Volunteers driving force behind junior rodeo

Staff photo: Joshua Lucero Marty Mathis of Amistad jumps over a rail while working the calf roping chute. Mathis, a rancher, said he has been volunteering for the High Plains Junior Rodeo for two years.

By Lillian Bowe

lbowe@pntonline.com

The face of the High Plains Junior Rodeo Association finals is the contestants steer riding, team roping and barrel racing, but the rodeo would not run smoothly without the volunteers.

One such volunteer has helped out at the rodeo for two years and it is a family affair.

Marty Mathis, a rancher from Amistad, has two sons participating in the rodeo and it is one of the reasons he has volunteered to help out.

On Friday night, Mathis was working the team roping and calf roping event by making sure the calves went into the chute.

Mathis said he helps out because maybe when his kids grow up they will be volunteering with rodeo when his grandchildren will be participating.

“It’s helping the way for the next generation of the sport,” Mathis said.

Mathis’ wife, Erin, has enjoyed watching the rodeo and being out at Clovis.

“I’m having so much fun out here and it’s just a way of life for us,” Erin Mathis said.

Staff photo: Joshua Lucero Marty Mathis of Amistad jumps over a rail while working the calf roping chute. Mathis, a rancher, said he has been volunteering for the High Plains Junior Rodeo for two years.

Staff photo: Joshua Lucero
Marty Mathis of Amistad jumps over a rail while working the calf roping chute. Mathis, a rancher, said he has been volunteering for the High Plains Junior Rodeo for two years.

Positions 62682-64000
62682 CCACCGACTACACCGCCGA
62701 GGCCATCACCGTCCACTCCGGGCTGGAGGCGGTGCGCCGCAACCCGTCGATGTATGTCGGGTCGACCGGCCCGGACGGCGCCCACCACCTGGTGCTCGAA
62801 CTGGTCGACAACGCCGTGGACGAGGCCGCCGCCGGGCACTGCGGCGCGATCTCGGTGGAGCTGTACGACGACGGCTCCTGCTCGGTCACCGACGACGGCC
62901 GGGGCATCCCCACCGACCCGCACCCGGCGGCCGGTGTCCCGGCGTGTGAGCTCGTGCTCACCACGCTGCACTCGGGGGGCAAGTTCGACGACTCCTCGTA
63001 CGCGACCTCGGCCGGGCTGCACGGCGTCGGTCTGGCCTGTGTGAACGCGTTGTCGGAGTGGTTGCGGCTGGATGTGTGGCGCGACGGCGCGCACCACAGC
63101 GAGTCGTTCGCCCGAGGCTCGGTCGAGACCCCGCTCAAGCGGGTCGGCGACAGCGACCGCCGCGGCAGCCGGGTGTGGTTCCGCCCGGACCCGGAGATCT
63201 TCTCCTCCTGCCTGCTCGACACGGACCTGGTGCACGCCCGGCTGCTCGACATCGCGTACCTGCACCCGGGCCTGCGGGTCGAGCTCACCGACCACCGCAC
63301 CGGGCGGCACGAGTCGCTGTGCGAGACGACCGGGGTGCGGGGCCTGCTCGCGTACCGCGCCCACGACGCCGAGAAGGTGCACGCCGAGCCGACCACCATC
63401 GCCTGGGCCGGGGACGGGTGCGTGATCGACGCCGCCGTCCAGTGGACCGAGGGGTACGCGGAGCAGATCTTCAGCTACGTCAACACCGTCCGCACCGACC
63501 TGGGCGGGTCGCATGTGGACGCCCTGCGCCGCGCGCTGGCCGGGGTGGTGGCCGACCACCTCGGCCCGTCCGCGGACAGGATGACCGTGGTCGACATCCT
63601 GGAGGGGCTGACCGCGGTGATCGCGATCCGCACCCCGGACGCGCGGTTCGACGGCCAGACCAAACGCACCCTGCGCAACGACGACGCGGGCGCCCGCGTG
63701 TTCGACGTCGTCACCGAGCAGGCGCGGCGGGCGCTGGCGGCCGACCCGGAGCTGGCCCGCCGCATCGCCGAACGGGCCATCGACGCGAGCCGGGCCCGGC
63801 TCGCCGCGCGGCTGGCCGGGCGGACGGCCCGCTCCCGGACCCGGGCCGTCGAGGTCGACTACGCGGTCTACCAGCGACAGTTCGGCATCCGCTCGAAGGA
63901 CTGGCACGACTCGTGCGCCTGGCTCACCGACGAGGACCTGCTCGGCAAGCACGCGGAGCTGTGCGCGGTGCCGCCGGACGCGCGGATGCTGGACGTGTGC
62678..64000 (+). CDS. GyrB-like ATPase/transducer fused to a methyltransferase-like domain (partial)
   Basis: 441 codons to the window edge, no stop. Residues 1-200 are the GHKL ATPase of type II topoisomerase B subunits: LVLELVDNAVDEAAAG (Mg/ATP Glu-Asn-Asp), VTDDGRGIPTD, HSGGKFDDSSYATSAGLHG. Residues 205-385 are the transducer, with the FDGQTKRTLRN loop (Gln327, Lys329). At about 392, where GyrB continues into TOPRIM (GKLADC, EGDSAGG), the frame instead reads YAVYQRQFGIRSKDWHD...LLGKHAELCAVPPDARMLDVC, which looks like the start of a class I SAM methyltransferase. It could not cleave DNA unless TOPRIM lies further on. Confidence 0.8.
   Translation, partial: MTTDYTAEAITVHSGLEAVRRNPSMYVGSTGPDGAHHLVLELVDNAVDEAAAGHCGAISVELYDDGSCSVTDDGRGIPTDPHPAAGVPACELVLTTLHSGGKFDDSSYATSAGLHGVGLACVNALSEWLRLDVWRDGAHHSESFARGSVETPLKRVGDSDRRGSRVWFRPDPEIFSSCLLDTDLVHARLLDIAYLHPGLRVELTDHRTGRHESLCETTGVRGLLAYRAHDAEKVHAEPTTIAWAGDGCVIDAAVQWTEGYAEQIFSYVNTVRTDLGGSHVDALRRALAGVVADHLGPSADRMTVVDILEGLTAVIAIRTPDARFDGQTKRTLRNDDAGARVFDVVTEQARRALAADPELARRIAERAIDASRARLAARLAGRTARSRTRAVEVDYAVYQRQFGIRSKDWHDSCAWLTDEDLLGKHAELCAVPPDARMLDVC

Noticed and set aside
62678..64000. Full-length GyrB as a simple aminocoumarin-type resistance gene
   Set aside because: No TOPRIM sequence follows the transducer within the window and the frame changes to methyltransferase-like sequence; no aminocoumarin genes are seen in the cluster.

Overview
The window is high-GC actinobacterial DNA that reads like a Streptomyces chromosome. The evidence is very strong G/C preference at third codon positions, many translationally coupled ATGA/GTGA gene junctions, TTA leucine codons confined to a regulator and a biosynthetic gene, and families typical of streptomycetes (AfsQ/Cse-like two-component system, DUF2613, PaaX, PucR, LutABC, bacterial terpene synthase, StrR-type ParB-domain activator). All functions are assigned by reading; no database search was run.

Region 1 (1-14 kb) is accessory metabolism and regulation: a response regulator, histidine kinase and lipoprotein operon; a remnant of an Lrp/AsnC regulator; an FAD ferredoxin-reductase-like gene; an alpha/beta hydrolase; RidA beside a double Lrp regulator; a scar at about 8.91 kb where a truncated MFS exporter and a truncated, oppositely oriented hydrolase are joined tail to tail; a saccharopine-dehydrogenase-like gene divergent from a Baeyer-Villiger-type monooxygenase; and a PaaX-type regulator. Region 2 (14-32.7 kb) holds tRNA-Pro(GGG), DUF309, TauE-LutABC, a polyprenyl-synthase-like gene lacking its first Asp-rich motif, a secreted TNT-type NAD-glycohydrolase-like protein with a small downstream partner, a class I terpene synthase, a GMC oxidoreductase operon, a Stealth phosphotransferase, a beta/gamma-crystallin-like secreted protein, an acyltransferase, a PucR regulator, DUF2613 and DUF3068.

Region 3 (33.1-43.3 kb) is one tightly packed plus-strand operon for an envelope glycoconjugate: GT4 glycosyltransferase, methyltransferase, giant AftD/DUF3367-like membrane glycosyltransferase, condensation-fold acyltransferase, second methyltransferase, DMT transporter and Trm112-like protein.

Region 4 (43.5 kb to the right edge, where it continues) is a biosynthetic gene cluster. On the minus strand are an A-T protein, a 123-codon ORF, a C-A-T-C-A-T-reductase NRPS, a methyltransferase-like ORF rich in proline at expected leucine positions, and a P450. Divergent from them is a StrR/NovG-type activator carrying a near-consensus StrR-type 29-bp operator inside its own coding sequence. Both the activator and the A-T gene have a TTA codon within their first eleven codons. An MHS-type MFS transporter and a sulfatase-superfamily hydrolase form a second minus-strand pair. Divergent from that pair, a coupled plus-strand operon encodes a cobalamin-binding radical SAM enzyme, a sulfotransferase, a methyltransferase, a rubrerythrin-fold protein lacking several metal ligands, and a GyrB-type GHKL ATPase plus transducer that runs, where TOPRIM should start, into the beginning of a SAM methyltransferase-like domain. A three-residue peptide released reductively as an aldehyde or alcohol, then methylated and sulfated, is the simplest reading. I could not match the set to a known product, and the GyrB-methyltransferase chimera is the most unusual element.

Besides Marty Mathis on the floor of the arena there is Stacey Mills, who is on the board of directors of the HPJRA.
Mills, from Carlsbad, has been a part of the HPJRA community for 17 years as two of his daughters have participated in the rodeo.

His daughter, Carson Mills, participated in the barrel racing on
Friday as he watched her from the floor.

The most important part of the rodeo, in Mills’ eyes, is the fellowship.

“We are all family here. Everyone that participates and their families just come together and have fun. The fellowship between us is the most important,” Mills said.

Another volunteer on the floor of the arena, Wes Reno from Las Cruces, said rodeo competitors come from many places around New Mexico and Texas.

“It’s great to see all these kids from all over,” Reno said.
Reno, like Mathis, helps out with the calf roping by being on the floor and making sure the calves enter the shoot.

Reno’s children are in the finals and he said he loves to see how far they have come.

“Working down here, you see how much the kids improved from the other rodeos. You see them succeed and become better at this sport. That is the most rewarding,” Reno said.